“I always feel,” said journalist Will McGough, “like I'm a few seconds away from seeing the biggest accident of my life.”

Will is right.

Controlled chaos. This being our first visit to Southeast Asia, to board the AmaDara on the new AmaWaterways ship’s maiden voyage south on the Mekong River, we had no real Streets of Siem Reapreference point. Maybe all Asian cities are like this, with mostly two-wheeled vehicles going every direction, but Siem Reap seems unique.

Or more unique.

There are few cars, for a city of 175,000. There’s a zillion scooters, or so it seems, many of them called tuk-tuks — a scooter or motorbike pulling the carriage in which you ride. Traffic lights are also rare; in fact we don’t remember seeing one, and it’s understandable. Nobody would pay attention to them anyway.

The biggest accident of Will’s life never happened. Not for him. Not for us. In four days here, nary a crash. And then, on to Saigon…

To use a baseball analogy, Siem Reap was like spring training. Perhaps because of the sheer size of the South Vietnam hub that’s also known as Ho Chi Minh City. It has a Saigon-traffic-1population of nine million people…and seven million scooters. No kidding. That was a matter-of-fact statement made by two people we encountered.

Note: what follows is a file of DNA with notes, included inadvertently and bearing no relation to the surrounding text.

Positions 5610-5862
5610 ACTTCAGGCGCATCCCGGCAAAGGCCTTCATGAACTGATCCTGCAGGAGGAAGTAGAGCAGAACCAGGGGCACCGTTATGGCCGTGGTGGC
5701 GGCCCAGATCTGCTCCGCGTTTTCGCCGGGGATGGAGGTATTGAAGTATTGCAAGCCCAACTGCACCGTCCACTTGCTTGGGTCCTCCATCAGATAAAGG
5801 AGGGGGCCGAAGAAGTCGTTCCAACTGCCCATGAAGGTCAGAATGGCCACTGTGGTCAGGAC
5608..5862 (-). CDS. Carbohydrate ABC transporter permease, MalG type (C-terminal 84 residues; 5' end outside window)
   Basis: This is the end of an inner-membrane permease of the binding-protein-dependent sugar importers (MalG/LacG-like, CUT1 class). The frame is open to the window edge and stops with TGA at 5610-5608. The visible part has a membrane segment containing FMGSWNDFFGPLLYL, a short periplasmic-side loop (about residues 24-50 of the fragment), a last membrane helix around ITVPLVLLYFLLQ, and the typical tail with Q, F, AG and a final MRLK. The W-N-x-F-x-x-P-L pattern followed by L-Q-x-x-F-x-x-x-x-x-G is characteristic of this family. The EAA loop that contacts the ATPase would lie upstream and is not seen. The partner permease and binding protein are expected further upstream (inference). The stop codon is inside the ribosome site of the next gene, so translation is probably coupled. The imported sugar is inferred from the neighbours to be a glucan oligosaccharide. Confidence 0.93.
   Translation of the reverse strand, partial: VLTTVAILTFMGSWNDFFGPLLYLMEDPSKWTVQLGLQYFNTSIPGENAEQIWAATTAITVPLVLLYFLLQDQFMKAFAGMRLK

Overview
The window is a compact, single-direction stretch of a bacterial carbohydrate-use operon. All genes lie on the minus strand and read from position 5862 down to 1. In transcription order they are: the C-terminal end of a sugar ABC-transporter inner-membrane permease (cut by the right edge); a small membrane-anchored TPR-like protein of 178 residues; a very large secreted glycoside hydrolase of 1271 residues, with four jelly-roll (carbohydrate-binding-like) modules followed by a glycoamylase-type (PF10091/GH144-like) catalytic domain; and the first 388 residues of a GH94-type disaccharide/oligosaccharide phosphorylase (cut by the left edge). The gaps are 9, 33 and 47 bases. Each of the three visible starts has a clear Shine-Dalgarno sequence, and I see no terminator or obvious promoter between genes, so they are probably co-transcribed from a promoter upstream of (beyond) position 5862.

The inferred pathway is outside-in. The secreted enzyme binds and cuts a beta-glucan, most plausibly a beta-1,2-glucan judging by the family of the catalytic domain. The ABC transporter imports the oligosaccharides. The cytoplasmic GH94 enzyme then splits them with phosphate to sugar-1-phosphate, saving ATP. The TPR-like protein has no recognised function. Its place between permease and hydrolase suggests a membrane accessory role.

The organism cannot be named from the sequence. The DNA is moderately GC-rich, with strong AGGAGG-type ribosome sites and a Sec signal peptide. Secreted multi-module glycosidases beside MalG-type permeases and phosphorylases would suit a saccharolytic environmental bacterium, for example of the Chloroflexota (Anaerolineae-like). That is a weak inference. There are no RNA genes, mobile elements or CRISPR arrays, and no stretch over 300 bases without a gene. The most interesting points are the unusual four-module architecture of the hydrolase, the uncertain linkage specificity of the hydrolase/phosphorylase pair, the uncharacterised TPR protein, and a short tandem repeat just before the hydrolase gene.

If the biggest accident of Will’s life was imminent in Siem Reap, the biggest accident in history was imminent in Saigon. Pictures, even videos, don’t really do it justice. There are more traffic lights in Saigon and people actually stop at them. Sort of. There are even crosswalks for pedestrians, but they’re mostly for decorative purposes.

Saigon-traffic-3And there are always people willing to tell you how to cross the street and live to talk about it:

“Walk at the same pace. Don’t run. Don’t stop, even if you think somebody’s going to hit you. Make eye contact with the driver of any vehicle(s) you think might be of danger. You will get to the other side if you follow these instructions.”

If you watch locals do this, it’s clear that it works. The confident, calm look on their faces tells you they’re not worried. Why should you be?